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Tropical Chinese Restaurant Reopens After Inspectors Smack It With Dozens of Health Violations

Peking duck at Tropical Chinese.
Peking duck at Tropical Chinese.
Photo by Andrew Meade

West Miami-Dade dim sum spot Tropical Chinese was shut for two days the week before Christmas after state health inspectors found a flurry of violations in the restaurant's kitchen, including "20-plus live roaches found in a box storing glass teacups in the dry storage next to dumpling prep table," food being kept at higher-than-acceptable temperatures, improperly dated food, "toxic chemicals stored with/by food," and "employee touched bare body part and then engaged in food preparation."

Inspectors handed down 62 violations, leading the restaurant to close Monday, December 19. Owner Mei Yu says she quickly instructed the kitchen staff to scrub the place top-to-bottom, called in an exterminator, and had a repairmen ensure the restaurant's walk-in cooler was a safe temperature.

"After he left, everybody was cleaning in the kitchen, power-washing everything. We took out every single shelf, every single piece of equipment, everything inside and out," Yu says.

However, she also admits to covering the violation sign that inspectors slapped on the restaurant's front window. Yu says she was concerned what her regular customers would think. "We had a full reservation book that night," she says.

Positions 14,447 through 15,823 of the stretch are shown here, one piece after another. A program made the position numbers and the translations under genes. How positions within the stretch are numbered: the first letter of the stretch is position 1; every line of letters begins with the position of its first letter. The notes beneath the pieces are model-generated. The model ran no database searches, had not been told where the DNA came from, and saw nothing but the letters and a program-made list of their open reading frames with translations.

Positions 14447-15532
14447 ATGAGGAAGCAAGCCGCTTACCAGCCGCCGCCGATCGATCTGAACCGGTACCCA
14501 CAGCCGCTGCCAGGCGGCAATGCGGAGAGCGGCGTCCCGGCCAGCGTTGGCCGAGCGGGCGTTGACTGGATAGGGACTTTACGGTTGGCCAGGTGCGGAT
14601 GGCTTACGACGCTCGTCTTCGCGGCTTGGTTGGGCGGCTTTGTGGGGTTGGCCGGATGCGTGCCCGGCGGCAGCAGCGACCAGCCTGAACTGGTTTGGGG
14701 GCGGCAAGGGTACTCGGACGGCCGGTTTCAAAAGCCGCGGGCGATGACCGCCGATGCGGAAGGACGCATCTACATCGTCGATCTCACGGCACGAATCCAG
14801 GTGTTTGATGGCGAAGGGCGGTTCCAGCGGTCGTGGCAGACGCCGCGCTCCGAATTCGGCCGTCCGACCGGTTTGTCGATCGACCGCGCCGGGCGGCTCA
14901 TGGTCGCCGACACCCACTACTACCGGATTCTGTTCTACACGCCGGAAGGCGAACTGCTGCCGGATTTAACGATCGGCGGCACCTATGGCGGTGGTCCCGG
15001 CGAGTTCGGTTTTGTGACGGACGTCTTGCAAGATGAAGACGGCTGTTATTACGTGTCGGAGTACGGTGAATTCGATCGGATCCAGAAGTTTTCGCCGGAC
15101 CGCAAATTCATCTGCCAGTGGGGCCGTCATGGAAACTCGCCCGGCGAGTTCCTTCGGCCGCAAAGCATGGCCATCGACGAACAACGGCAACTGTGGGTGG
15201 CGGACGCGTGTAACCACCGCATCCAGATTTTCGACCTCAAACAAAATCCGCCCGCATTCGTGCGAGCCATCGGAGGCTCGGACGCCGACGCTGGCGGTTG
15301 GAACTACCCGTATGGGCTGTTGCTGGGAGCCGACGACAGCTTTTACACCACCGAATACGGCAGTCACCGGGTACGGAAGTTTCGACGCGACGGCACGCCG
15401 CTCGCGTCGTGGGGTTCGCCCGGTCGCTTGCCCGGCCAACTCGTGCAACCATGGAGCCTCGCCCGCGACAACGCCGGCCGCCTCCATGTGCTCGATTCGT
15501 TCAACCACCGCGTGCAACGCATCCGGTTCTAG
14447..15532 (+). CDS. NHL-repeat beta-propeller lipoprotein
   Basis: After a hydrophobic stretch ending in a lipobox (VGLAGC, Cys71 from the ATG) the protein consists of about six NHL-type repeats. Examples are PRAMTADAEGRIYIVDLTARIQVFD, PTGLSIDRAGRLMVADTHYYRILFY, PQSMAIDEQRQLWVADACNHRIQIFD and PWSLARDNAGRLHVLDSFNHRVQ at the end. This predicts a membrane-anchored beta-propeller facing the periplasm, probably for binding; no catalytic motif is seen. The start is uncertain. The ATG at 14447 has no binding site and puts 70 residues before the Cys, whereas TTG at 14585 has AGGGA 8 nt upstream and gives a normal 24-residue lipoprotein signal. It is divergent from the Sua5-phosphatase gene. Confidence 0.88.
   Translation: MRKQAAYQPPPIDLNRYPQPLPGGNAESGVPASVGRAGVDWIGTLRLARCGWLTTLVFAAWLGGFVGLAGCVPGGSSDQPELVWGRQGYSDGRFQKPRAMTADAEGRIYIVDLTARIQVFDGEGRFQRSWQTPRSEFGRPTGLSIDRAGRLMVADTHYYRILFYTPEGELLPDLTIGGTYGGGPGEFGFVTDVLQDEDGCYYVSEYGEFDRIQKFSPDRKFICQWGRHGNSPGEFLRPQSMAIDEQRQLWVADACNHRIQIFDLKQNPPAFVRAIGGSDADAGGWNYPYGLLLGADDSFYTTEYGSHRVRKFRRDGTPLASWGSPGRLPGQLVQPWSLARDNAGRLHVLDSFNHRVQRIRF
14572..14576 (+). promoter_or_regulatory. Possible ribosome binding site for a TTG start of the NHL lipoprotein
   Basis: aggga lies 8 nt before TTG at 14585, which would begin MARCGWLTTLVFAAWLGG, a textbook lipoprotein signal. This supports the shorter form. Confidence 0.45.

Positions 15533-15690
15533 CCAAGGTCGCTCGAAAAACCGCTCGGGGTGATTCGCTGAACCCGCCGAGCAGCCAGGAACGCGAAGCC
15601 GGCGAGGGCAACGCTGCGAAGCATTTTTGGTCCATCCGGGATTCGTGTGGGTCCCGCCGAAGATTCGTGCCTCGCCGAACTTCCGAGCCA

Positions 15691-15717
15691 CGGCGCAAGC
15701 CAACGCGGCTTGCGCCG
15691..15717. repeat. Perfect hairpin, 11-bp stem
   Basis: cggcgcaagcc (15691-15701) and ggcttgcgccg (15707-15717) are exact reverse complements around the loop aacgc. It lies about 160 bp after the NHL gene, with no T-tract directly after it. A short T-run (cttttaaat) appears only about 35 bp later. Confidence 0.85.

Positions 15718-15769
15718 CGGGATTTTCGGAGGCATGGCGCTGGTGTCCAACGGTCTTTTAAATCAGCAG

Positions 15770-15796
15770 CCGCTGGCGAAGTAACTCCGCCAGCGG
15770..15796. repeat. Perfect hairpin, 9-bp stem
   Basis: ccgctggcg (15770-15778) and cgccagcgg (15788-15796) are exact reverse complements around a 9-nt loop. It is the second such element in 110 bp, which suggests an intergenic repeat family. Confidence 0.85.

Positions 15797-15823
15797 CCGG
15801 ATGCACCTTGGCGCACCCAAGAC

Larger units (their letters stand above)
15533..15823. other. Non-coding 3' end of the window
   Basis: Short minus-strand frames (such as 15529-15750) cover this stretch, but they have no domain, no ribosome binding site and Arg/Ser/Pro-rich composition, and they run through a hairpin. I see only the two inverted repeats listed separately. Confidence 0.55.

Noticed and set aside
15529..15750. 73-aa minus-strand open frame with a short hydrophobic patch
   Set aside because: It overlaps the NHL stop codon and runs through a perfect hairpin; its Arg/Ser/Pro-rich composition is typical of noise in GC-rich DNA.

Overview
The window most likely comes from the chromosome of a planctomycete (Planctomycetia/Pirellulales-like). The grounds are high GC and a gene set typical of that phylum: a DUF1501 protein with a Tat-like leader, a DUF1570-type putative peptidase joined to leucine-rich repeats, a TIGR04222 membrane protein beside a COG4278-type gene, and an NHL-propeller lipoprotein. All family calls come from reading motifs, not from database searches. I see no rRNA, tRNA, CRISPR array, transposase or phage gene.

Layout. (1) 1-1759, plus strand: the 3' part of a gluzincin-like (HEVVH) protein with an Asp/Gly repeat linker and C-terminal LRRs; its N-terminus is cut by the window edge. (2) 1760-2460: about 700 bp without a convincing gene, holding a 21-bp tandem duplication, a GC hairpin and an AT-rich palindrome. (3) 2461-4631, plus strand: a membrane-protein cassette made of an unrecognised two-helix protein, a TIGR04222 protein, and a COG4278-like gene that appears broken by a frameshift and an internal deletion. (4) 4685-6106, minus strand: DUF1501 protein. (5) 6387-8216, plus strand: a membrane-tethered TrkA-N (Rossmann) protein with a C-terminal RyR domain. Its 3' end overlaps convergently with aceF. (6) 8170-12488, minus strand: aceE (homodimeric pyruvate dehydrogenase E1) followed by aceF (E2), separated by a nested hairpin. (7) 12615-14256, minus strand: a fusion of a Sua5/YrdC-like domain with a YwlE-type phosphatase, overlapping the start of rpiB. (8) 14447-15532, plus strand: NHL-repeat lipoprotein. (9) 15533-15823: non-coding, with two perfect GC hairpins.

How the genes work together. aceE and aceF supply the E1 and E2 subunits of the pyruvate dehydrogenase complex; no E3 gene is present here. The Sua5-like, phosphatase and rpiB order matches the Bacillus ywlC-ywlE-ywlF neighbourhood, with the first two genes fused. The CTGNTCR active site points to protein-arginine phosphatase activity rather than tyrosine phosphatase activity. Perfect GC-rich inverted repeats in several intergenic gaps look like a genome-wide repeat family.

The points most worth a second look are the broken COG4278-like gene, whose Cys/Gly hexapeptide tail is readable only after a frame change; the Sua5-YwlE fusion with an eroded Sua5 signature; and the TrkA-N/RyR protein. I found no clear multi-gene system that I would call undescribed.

The move caused even more problems when, after a full day of cleaning, inspectors returned to tell her someone had called and reported the restaurant was open, forcing it closed the following day as well.

Although some of the less serious violations seem to be easy fixes that could be amended through some better staff diligence, Yu says she's not making any significant changes in the kitchen. She is considering hiring an outside company to clean the place weekly.

"We're not firing anybody; it's not anybody's fault," she says. "We're still in the middle of the holidays right now — it's very busy — but we wash the kitchen every day."

Still, some of the violations are so basic it seems like someone is due for a tongue lashing. Among them: buildup of dust and dirt, knives stored in cracks between equipment, improperly dated and stored food, and mold buildup around equipment gaskets.

Yu's parents opened Tropical in 1984 after they migrated from Taiwan to Miami when she and her brother Gregory were teenagers. The siblings have since taken over the restaurant, updated its interior, and expanded its dim sum offerings.

Yet the lengthy list of violations seems to be another strike at the heart of Miami's limited dim sum offerings, which has been losing steam to Broward County and its temples of pristine, Hong Kong-style dim sum such as Gold Marquess Fine Chinese Cuisine, Pine Court Chinese Bistro, and China Pavilion.

Correction: Earlier version of this article stated that Tropical Chinese closed on Monday, December 21. It was actually Monday, December 19.

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